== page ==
Terry Mattingly highlights one liberal journalist's reflections on this election. It's in the form of a confession: "The churched people who embrace Bush, in spite of a bumbling war and a stumbling economy, are more than alien to me. They are invisible. ... My blind spots blot out half of America. And that makes me less of a citizen, and less of a journalist" This is the challenge for all of us, to begin to connect with and understand the values of the other. It's a credit to this journalist's liberalism that he sees this as a problem which ought to be overcome.
But I should note: such a process will not work if it's rooted in a one way exchange. The desire to learn and to be open to each other, even to the point of transformation works to the degree that both sides are committed to this process and it's end. It cannot be the result of victors imposing the conditions of living together, that is the victor wins and it's up to us on the losing side who needs to modify our beliefs and activities in deference to the victor. This journalist's tone is the one all sides need to be working with: the problem is I've yet to see a single conservative echoe the same sentiments.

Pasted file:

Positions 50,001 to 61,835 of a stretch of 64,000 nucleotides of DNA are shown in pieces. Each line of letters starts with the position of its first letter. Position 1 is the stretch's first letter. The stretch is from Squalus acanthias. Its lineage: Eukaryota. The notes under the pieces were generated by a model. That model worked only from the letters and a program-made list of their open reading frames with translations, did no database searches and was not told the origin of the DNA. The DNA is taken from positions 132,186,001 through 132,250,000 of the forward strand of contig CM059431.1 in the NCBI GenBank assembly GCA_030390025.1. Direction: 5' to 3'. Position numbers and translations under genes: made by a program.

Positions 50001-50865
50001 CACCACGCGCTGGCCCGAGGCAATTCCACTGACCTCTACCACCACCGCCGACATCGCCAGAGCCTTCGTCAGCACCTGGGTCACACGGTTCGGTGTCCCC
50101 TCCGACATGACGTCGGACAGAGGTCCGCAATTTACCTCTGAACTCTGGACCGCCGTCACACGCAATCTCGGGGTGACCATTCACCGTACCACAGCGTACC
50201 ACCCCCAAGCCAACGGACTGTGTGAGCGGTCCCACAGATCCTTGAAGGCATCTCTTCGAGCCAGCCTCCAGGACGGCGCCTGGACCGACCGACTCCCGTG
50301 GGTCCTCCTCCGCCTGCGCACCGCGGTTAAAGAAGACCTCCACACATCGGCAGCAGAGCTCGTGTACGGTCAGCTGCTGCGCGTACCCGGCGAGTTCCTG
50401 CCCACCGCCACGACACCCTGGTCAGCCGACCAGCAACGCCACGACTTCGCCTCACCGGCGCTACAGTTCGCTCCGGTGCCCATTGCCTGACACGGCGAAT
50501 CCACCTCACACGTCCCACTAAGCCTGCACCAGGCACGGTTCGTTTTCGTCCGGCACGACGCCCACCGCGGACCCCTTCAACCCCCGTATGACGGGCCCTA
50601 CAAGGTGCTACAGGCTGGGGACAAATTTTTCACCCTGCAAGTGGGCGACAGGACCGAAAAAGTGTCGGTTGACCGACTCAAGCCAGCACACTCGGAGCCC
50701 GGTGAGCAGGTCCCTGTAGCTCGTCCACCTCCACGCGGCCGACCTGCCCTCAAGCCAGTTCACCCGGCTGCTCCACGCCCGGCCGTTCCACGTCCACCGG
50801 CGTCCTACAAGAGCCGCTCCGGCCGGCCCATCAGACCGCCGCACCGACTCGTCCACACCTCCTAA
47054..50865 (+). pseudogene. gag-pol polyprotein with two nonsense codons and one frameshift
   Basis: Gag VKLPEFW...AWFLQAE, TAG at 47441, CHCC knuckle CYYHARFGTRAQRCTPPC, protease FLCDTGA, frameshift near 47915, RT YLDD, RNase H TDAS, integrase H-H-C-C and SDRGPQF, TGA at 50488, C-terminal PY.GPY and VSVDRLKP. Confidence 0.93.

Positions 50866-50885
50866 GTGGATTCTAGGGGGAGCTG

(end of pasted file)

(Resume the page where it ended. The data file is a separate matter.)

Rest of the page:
So here's my challenge to anyone reading the site. I'd like to find one article anywhere where a conservative says: we need to understand the other, whether it's liberal religionists, gay and lesbians, atheists or other folks voted for Kerry. I just want one piece by one conservative who suggests that there is something of value in the 47% of Americans who voted for John Kerry that is worthy of understanding, that needs to be taken seriously. I've seen articles on our elitism, on our insincerity when it comes to matters of religion, but nothing of wanting to learn from us.